Quantum Loyalty programs grow like magic | nnbw.com

Quantum Loyalty programs grow like magic

Anne Knowles

In a boom economy, Quantum

Loyalty Systems’ growth would be spectacular.

In a recession, it’s nothing short

of magical.

Quantum Loyalty is the Incline

Village-based provider of customer loyalty

programs, including its most popular

program called Hollywood Movie Magic.

Ever buy a product packaged with a

coupon for a free movie? That’s Quantum

Loyalty’s move rewards program at work.

The program has been used by the

likes of McDonald’s, Gillette,

Kmart,Nabisco and other big-brand

companies in an effort to build customer

loyalty, especially in the fickle world of

commodity consumer products.

In the process, it’s built big business

for Quantum Loyalty, which in the last

five years has grown revenue 1,587 percent

landing the company on the

120th spot on Inc. magazine’s 2002 Inc.

500 listing of the fastest growing privately-

held companies.

How has the company posted such

fantastic growth in the midst of hard


“Loyalty programs become more popular

when budgets are squeezed,” said

David Driscoll, senior vice president.

“More and more companies have to show

return on investment on their marketing

programs. Our programs can quantify

results and measure it in terms of cost.”

Here’s how Quantum Loyalty’s programs

work: A company launching a new

product in a competitive market is looking

for some edge. Enter Quantum

Loyalty. The company prints movie

coupons with the client’s logo that are

shipped with each new product. The

coupons can be redeemed at any movie

theater in the country. The theater in

turn deposits it in the bank as if it was a

check and Quantum Loyalty pays the

theater the full purchase price of the ticket.

Quantum Loyalty then reports back

the results of the program to the client.

“The cost of the program varies with

the redemption rate and how well the

sales do,” said Driscoll. “The success is

tied to the cost.”

And what if a program is too successful?

The coupons are redeemed for the

full price of a ticket, but they are often

used to promote products that cost less

than the average movie admission.

“We offer over redemption insurance,”

said Driscoll. That puts a cap on the

price of the program regardless of total


Quantum Loyalty has formed what

Driscoll calls an acceptance network

among the theater chains. “Theater

chains are regionally focused,” he said.

“No large chain has significant coverage

all over, and studios and brands want full

coverage for a national campaign.”

The company also has established

relationships with all the major motion

picture studios. A loyalty program campaign

can be based on a coupon good for

any movie or on a tie-in to a specific

movie. The company’s latest deal, for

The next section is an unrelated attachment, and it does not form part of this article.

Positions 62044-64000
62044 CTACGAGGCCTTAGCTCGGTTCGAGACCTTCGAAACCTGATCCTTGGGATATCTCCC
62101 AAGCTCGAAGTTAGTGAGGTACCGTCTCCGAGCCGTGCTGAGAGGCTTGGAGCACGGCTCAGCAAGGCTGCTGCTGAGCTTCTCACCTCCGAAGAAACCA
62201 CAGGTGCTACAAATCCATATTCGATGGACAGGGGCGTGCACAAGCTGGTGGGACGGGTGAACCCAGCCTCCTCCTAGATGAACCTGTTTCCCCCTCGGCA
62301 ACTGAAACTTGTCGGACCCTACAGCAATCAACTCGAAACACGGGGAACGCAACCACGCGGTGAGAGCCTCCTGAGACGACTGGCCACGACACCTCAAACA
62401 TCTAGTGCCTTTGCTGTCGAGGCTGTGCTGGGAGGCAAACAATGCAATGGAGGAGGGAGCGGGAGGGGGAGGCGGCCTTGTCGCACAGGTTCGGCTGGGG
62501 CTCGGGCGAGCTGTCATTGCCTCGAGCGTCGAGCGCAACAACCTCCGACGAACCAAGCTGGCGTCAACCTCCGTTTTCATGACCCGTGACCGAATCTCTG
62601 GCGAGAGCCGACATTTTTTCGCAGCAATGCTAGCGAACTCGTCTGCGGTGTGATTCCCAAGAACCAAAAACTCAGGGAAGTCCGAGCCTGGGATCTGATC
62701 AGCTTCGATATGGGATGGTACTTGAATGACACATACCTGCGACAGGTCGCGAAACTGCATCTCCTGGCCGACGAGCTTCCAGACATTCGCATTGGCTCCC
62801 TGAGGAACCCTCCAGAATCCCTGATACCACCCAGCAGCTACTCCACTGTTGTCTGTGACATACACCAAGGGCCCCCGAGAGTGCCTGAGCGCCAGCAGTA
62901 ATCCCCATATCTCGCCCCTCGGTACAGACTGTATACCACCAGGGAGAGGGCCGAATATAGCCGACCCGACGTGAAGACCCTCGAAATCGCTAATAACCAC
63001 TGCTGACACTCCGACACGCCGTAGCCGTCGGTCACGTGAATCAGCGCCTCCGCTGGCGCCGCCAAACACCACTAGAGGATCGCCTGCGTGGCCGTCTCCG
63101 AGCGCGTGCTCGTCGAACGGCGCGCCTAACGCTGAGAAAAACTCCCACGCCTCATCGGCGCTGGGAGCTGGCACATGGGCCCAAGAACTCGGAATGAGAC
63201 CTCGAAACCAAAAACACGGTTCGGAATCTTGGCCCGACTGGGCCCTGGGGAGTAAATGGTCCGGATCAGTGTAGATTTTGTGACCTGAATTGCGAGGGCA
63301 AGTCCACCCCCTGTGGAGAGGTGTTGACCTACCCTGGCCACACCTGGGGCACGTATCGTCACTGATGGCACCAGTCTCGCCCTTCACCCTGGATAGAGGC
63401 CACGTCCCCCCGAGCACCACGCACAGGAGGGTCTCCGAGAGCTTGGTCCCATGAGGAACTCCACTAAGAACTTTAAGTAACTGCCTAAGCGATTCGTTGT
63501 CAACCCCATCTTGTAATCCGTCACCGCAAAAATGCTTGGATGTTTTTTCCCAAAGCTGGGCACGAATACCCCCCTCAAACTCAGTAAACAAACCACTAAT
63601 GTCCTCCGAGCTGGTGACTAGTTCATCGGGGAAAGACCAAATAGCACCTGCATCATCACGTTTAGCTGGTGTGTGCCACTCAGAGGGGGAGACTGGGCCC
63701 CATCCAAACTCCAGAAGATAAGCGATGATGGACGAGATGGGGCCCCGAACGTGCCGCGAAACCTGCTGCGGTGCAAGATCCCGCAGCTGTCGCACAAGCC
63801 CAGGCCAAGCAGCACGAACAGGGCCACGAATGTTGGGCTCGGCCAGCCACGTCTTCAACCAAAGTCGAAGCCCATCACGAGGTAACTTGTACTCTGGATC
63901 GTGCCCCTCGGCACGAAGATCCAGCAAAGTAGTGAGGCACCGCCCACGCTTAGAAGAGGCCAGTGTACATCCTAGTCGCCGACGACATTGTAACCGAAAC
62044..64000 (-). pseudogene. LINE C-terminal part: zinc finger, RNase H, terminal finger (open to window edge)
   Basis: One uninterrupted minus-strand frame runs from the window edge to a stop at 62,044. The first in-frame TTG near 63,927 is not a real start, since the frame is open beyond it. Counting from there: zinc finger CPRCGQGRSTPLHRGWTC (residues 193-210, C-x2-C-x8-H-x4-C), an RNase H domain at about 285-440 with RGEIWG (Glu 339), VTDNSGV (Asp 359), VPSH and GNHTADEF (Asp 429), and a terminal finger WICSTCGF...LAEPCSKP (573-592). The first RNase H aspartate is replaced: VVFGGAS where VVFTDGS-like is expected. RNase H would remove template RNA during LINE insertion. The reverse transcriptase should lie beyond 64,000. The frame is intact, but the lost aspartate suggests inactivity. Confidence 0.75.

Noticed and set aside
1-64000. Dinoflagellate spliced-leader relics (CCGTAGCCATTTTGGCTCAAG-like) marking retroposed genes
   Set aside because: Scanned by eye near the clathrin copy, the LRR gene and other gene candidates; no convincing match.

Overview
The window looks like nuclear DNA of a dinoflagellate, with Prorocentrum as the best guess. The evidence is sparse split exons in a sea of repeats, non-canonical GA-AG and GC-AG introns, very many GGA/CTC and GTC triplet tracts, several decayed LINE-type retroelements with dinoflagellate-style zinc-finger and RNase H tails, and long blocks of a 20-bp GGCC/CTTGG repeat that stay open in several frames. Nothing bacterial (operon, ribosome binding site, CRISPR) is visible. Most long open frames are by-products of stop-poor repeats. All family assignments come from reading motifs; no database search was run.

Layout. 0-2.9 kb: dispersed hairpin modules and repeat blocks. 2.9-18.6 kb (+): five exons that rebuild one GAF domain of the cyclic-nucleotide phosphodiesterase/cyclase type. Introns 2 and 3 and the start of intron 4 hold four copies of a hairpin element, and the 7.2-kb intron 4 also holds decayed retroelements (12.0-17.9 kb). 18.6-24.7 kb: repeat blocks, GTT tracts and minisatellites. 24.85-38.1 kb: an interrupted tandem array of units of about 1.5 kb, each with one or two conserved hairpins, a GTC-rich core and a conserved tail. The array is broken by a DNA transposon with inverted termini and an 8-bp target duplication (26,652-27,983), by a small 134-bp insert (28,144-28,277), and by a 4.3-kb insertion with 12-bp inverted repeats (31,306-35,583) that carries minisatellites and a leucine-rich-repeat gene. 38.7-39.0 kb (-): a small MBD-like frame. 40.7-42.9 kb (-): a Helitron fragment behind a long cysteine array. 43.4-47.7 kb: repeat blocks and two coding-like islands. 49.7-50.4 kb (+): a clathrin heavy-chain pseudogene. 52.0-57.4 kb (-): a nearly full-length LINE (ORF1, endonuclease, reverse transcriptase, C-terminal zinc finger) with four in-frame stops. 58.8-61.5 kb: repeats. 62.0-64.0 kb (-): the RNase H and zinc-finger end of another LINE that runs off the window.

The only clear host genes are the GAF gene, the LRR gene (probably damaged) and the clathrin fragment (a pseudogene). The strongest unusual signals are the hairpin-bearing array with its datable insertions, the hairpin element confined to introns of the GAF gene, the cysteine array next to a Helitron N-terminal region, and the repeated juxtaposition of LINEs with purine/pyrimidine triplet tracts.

example, is with headset maker

Plantronics Inc., which is including a

mail-in voucher for the new James Bond

installment, “Die Another Day,” in its

M130-series mobile headset packages

until the end of the year.

In a case such as that, Quantum

Loyalty works with the studio producing

the film to obtain the licensing needed to

do the product tie-in to that movie.

Some movies are more sought after than

others, though. Quantum Loyalty tried to

cut a deal for long-time customer Kraft

Foods, for example, to promote its products

with the hugely-popular Harry

Potter movies but the studio,Warner

Bros., decided to license the franchise

exclusively to Coca-Cola, said Driscoll.

Quantum Loyalty also has programs

for what it calls retail rewards which uses

debit or stored credit cards from

American Express, Visa or Master Card

as the incentive. And a travel program in

which customers receive coupons good

for two free airfares to one of 28 possible

destinations. The programs stipulate the

hotel in which the travelers stay; they pay

the full room price and Quantum Loyalty

receives a deep discount from the hotel.

That in turn subsidizes the price of the

free airline tickets, which ends up costing

Quantum Loyalty, and its clients, $20 or

less for each ticket. The company also

offers custom loyalty programs.

Quantum Loyalty, founded in 1988

but not active until 1996,

moved to Nevada from New

Jersey three years ago. “We deal

with the motion picture industry

in Hollywood a lot, and

Reno to Los Angeles is like a

shuttle,” said Driscoll. “I think

we also liked the tax laws and

Lake Tahoe was attractive to

Ron (Randolph Wall, the company’s

founder and owner).

“But Quantum Loyalty is

run more like a virtual company.

Company President

Stephen Drees – who created

the most successful branded

Master Card, the General

Motors card – works out of Cincinnati.

Driscoll is based in the Washington,

D.C. area. Two full-time employees in

Los Angeles work with the motion picture

studios. The largest contingent,

though, consists of about 20 people in

Incline Village at the company’s headquarters.


Reno, Bay Area teens launch company to help children with special needs

“The thing that I like most about entrepreneurship is I can work toward something that I’m passionate about and be at the forefront of the change that I want to see happen,” said Priyanka Senthil, a senior at Davidson Academy in Reno and co-founder of startup company AUesome.

See more